Breast Form Evolution
The history of Amoena breast forms
Amoena has registered over 25 patent families and has a history rich in growth, technological advancements and diversification. Here are just some of the highlights from the last 40 years:
- 1975 First silicone breast form
- 1984 Two-layer breast forms
- 1988 Flowable gel back layer breast forms
- 1990 First triangle shape breast form
- 1992 First generation of attachable breast forms
- 1996 Lightweight silicone breast forms
- 1998 First breast form with integrated adhesive layer
- 2001 Mouldable back layer breast forms
- 2004 Tawny colour lightweight breast forms
- 2005 Climate breast forms
- 2008 Comfort+ technology breast forms
- 2010 Energy breast forms
- 2014 Cosmetic breast forms
A bumpy start for breast forms
Breast form technology has come a long way over the years. At the beginning of the last century, breast prostheses didn't even exist. Women either went without or made their own using whatever materials they could find, often stuffing a hand-sewn bag with cotton wool or old rags.
1940's & 1950's
Proprietary breast forms did not come into existence until the 1940's, with the invention of the surgical bra. Pads’ were included in the cups of these bras to replace the missing breast. These were replaced in the 1950's by a rubber breast form invented by Dunlop which, according to one wearer, "look reasonably good, but feel unpleasant because they are rater hard and have a nasty tendency to sweat!"
The next development was an inflatable prosthesis which seemed like a good idea but was beset by practical difficulties. Inevitably, they had an unfortunate habit of deflating – sometimes noisily – at any time. The opposite problem could be experienced by air travelers, as the change in atmospheric pressure in an aircraft cabin could cause the air inside the prosthesis to expand – sometimes with explosive results!
Many women still remember the so-called ‘bird seed’ breast forms, which were actually filled with tiny glass beads. While they were fairly easy to adjust if women gained or lost weight they still didn’t adequately compensate for either natural feel or appearance because they did not move with the body.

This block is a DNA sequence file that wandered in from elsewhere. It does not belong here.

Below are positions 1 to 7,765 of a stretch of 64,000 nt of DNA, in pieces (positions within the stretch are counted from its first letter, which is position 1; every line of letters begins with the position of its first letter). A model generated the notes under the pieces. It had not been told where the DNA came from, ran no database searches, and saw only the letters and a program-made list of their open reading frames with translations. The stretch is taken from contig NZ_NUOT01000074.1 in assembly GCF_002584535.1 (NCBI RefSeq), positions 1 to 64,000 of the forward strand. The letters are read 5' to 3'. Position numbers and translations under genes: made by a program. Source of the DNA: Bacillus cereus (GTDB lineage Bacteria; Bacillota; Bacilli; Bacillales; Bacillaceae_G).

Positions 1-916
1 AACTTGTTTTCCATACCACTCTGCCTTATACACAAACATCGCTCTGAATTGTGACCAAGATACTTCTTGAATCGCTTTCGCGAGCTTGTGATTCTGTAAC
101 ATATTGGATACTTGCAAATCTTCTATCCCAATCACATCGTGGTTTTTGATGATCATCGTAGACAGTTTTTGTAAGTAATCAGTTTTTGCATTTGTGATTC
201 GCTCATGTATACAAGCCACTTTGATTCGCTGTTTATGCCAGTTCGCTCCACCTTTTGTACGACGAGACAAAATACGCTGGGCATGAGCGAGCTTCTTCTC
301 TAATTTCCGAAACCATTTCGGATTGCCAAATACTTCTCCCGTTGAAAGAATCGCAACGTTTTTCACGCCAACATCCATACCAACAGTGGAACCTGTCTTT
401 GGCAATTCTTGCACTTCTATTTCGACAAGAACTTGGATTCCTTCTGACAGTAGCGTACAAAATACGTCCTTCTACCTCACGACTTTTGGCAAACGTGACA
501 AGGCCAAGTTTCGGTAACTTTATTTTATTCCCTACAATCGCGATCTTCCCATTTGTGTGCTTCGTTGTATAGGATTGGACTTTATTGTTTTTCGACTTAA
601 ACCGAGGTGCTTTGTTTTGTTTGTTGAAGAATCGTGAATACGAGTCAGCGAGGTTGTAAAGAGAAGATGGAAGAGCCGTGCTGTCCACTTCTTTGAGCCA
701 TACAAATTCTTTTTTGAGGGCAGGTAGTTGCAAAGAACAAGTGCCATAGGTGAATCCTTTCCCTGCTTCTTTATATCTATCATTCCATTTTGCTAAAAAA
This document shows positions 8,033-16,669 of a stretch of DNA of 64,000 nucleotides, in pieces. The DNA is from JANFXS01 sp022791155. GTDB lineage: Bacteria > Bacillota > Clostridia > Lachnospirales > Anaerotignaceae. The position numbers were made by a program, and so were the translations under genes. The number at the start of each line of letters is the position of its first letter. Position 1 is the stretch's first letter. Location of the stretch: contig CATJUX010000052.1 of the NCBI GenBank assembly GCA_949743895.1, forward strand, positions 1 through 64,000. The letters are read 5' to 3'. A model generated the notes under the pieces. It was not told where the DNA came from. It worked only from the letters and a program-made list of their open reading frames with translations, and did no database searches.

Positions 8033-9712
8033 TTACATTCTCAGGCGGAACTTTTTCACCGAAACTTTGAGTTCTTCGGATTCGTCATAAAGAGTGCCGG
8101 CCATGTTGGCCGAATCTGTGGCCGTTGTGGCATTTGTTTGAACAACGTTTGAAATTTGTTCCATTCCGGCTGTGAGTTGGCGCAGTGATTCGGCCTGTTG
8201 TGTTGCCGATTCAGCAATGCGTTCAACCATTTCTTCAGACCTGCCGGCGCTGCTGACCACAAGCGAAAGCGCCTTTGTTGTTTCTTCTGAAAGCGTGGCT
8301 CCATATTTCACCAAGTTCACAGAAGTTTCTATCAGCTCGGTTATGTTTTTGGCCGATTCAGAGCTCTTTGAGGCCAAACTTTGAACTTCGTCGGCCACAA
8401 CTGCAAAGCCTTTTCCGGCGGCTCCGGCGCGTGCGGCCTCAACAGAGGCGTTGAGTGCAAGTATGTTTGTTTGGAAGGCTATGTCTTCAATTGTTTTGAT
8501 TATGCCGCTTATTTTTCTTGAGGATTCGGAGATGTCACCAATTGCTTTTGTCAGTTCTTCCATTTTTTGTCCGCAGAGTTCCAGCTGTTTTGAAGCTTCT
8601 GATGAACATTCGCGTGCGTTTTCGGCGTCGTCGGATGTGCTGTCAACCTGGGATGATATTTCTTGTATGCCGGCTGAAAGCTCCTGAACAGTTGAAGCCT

1960's & 1970's
Things got a little better in the early 1960's when the liquid-filled breast form was invented. These not only looked like a real breast but moved naturally as well. They became the standard breast form of choice, until a young Bavarian plastics engineering student, Cornelius Rechenberg, started working in a corsetry factory that also made breast prostheses.
Convinced that with the use of different materials and modern technology, something far better could be produced, Cornelius began experimenting using the unlikely combination of wallpaper paste and polythene bags. After much trial and error the first silicone breast form was born. In 1975 he started his own company, and the Amoena breast form was born.
Breast form technology today
Today, Amoena’s research and development team continues to work in close consultation with women who have had breast surgery, to find out exactly what they do and don’t like about the products available to them. This has seen the introduction of many new concepts, including the lighter weight breast form and innovative two-layer forms, which have liquid silicone at the back for added comfort.
Thanks to Amoena’s technical ingenuity, more ground-breaking new concepts were to come, like the revolutionary Contact self-adhesive breast form that adheres directly to a woman’s chest wall, behaving just like a part of her own body, and the incorporation of Comfort+ technology into the Energy breast form for example, which helps regulate the temperature between the breast form and the chest wall – ideal for women suffering from hot flashes caused by menopause or hormonal treatment.
As women’s lifestyles become more active and as their needs evolve, Amoena is committed to continuing to develop products that meet their needs. New surgical techniques are also being introduced, which in turn influence the development of breast forms and the technology behind them.